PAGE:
Changes in Serum Lipid Levels During Pregnancy in Type 1 and Type 2 Diabetic Subjects
- Christian S. Göbl, MD1,
- Ammon Handisurya, MD1,
- Katharina Klein, MD2,
- Latife Bozkurt, MD1,
- Anton Luger, MD1,
- Dagmar Bancher-Todesca, MD2 and
- Alexandra Kautzky-Willer, MD1
- 1Department of Internal Medicine III, Division of Endocrinology and Metabolism, Medical University of Vienna, Vienna, Austria;
- 2Department of Gynecology and Obstetrics, Division of Feto-Maternal Medicine, Medical University of Vienna, Vienna, Austria.
- Corresponding author: Alexandra Kautzky-Willer, .
OBJECTIVE Alterations in maternal lipid metabolism could affect fetal programming and the susceptibility for atherosclerosis in the offspring; therefore, we studied differences in lipid profiles of pregnant women with type 1 and type 2 diabetes.
RESEARCH DESIGN AND METHODS A total of 173 diabetic pregnancies were studied prior to conception (V0), at each trimester (V1–V3), and after delivery and were compared with 137 healthy women at V3.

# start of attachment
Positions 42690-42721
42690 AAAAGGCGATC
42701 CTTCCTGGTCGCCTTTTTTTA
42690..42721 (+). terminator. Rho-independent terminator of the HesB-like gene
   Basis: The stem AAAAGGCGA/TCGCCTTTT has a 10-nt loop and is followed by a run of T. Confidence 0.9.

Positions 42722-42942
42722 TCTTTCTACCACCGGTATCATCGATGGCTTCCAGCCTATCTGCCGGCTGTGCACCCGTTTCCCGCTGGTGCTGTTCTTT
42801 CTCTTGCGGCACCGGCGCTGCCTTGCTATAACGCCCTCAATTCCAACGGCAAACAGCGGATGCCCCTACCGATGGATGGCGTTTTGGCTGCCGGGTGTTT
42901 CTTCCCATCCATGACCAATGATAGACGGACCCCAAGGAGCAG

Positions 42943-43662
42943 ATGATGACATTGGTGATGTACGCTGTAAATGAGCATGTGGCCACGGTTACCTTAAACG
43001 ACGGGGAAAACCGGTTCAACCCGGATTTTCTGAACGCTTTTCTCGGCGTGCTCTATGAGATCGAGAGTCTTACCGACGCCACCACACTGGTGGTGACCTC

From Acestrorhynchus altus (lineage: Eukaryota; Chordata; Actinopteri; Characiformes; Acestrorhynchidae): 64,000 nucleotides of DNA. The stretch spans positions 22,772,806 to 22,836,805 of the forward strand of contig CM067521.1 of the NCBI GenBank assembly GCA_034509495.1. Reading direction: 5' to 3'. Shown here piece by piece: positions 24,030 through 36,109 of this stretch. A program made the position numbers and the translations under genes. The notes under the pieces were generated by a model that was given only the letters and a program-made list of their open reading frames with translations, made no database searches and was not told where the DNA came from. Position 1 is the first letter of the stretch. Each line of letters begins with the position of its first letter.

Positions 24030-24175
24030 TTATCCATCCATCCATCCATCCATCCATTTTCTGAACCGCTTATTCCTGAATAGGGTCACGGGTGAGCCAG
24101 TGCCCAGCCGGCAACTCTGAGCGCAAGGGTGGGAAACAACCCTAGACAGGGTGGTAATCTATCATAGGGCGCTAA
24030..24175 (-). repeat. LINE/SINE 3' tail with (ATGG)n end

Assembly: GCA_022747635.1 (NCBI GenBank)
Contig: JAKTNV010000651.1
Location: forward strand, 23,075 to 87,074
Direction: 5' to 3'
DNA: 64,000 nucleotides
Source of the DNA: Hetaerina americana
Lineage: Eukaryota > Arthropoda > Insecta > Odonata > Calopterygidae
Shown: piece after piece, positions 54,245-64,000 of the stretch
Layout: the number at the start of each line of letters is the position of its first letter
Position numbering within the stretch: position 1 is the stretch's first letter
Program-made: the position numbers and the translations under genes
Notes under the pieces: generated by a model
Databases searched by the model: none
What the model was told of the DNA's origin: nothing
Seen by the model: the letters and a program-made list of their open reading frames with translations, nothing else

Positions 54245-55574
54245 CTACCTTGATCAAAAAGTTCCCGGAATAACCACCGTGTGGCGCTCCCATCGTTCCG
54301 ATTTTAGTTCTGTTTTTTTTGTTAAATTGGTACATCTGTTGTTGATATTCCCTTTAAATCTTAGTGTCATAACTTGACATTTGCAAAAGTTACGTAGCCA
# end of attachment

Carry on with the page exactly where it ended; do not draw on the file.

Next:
RESULTS During gestation, the increase in serum lipid concentrations was less pronounced in type 2 diabetic subjects. At V3, the lipid levels of type 1 diabetic women with normal glucose tolerance were similar but significantly higher then those of type 2 diabetic women. Elevated triglycerides and low HDL cholesterol at V3 were significant predictors for large-for-gestational-age (LGA) newborns.
CONCLUSIONS Our data suggest smaller changes in serum lipid concentrations during pregnancy in type 2 diabetic mothers. Additionally, we found a positive association between maternal triglycerides and LGA infants independently of chronic glycemic control.
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- Received March 12, 2010.
- Accepted May 24, 2010.
- © 2010 by the American Diabetes Association.
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